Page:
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V4 BeyondPlastic – [MATERIALS]

This topic contains 13 replies, has 7 voices, and was last updated by  Fernanda 3 months ago.

5
Jannis dasjannis

V4 BeyondPlastic – [MATERIALS]

31/01/2019 at 09:58

Using Urban Food Waste Streams to make biodegradable materials. – Biodegradable, because to us, it’s the most important and common property a material in a world of short living objects should have.

This is an open collection of the materials we worked with so far or are researching right now.

MATERIALS
Wheat Bran
Potato Peels
Experiments

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starter
21/02/2019 at 13:59
6

Hellooo!

 

I’m Alistair, from England. I’ve been following Precious Plastics for years but have recently looking into this exact topic (procrastinating whilst trying to find a job). I have a masters in biotechnology so I know where to look to find out information, but I live in a flat in Bristol with no real access to a physical research space – but you guys do!

The route of my thinking was to replace polystyrene/styrofoam trays used in the food takeaway industry with a foamed starch batter, baked in heated compression molds. The addition of lignin from waste wood provides additional strength. There are some recipes here:

https://www.researchgate.net/publication/257616592_Effects_of_starch_types_on_the_properties_of_baked_starch_foams

https://www.agriculturejournals.cz/publicFiles/241_2012-CJFS.pdf

The starch can be sourced from potato processing plant wastewater (from potato slice washing and peels) and concentrated to the desired levels by centrifugation.

 

https://www.researchgate.net/publication/222064560_Getting_value_from_wastewater_by-products_recovery_in_a_potato_chips_industry

I would love to help develop this with you if you’re interested!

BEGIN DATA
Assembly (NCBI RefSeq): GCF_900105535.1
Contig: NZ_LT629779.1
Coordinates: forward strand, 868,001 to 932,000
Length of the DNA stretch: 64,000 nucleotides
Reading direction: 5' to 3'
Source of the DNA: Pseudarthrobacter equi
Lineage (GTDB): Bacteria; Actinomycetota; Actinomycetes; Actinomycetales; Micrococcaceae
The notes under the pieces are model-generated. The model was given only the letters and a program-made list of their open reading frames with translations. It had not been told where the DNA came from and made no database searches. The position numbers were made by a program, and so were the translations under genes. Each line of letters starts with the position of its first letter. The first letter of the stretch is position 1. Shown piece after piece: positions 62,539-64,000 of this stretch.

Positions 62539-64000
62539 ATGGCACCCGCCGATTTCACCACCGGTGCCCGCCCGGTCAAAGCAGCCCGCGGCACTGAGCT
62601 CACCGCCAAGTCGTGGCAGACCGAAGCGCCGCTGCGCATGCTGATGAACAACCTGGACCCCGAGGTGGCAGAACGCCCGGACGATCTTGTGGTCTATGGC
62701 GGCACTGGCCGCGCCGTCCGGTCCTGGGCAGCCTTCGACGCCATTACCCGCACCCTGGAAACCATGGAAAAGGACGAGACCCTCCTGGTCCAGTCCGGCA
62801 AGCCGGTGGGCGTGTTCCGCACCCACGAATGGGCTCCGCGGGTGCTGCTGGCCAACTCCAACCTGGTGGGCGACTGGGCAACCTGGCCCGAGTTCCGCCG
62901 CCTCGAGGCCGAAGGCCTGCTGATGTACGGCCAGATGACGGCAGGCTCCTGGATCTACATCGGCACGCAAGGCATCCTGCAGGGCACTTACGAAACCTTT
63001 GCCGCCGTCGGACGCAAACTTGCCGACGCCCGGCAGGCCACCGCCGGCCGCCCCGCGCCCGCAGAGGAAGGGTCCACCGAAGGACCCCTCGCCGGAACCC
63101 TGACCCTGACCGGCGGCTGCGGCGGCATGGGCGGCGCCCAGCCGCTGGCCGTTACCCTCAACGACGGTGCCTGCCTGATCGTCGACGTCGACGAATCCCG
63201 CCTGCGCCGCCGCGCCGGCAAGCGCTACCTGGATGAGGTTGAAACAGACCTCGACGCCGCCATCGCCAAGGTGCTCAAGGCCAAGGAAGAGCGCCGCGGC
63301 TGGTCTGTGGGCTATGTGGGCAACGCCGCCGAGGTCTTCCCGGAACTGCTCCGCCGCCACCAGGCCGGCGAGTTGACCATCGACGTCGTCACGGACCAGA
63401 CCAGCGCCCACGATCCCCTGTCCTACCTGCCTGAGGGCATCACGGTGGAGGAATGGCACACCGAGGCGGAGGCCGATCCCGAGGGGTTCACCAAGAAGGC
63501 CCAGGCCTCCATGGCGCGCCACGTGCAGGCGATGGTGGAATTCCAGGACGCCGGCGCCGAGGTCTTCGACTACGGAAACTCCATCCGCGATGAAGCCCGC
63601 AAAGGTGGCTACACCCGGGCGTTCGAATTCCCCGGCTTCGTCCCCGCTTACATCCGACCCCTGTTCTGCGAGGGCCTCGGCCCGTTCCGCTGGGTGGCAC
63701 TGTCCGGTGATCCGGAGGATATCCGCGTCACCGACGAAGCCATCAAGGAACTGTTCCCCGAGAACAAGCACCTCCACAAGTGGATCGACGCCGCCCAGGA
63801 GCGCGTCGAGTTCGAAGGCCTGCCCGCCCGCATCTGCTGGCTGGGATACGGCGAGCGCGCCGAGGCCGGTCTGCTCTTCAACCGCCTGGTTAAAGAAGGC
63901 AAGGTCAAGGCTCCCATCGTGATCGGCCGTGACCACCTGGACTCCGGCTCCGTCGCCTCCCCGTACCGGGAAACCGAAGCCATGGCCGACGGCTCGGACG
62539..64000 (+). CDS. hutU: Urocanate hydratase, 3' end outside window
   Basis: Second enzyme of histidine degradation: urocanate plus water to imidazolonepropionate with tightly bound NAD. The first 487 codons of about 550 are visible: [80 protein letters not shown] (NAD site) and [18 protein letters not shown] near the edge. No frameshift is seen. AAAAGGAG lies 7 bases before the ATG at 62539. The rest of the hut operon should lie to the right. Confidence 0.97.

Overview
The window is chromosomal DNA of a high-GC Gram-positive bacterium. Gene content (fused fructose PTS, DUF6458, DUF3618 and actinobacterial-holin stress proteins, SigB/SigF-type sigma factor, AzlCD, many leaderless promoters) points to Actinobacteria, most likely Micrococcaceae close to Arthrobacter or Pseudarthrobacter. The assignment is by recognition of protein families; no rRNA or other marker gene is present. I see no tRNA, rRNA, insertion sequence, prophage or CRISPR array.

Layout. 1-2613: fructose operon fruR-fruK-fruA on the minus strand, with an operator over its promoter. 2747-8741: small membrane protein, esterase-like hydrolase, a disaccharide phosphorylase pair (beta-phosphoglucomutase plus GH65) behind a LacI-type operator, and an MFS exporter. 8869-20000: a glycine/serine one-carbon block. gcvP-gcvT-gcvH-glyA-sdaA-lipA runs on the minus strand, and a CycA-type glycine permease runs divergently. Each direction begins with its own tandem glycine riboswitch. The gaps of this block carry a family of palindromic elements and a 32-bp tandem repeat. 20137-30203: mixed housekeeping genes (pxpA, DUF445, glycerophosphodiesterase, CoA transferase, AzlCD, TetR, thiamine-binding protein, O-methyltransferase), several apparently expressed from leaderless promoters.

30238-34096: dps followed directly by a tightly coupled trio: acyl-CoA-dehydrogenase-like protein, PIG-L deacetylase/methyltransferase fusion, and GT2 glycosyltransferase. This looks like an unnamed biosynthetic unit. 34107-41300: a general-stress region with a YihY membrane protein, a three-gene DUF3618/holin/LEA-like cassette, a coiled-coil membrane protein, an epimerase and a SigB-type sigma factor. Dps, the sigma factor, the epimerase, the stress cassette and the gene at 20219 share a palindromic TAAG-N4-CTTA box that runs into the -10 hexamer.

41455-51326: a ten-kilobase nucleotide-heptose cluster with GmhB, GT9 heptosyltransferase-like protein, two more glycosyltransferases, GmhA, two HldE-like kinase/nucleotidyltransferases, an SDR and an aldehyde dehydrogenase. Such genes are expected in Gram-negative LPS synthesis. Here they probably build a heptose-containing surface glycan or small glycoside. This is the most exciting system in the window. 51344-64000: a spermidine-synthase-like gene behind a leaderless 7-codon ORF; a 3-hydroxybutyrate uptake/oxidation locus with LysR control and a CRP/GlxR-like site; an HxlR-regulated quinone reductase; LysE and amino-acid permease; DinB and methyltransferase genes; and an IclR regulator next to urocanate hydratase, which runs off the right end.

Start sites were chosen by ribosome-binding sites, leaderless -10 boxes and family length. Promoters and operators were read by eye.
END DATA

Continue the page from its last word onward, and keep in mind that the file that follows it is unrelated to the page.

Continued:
Cheers,

Alistair

starter
24/05/2019 at 07:36
2

Helloooo,

I’ve tried to use starch to make the cutlery , there are many business in India doing this (link below)
https://www.youtube.com/watch?v=r4Cc5zmy0eY 
This is clearer view of process making:

The cutlery is made of wheat flour, rice flour and millets. no more chemicals additive, I’ve tried to do the same but replacing sugarcane bagasse instead of millets as we don’t grow that much in my country, but outcome is failed 🙂 can anyone have tried playing with starch? can you share your ideas

@alistair, I’ve sent you a private message regarding the ratio using starch, not sure if you follow up this topic so I decided to send straightaway to your mail box 🙂

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warrior
24/05/2019 at 08:48
2

@huyennguyen

Am I correct to assume you are baking them outside of the mold?

In the video (around 7 minutes) you can see them actually closing the molds with a lid before baking.

This keeps them in shape and basically ‘pressure cooks/bakes’ the spoons.

starter
24/05/2019 at 09:06
2

@donald
yes I put the dough in between the 2 spoons and cooked in oven 200 degree for 30-40 mins

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warrior
24/05/2019 at 09:43
3

@huyennguyen

Thank you.

This leaves a lot of variables, all of which could be the cause…

I’d start with a process of elimination.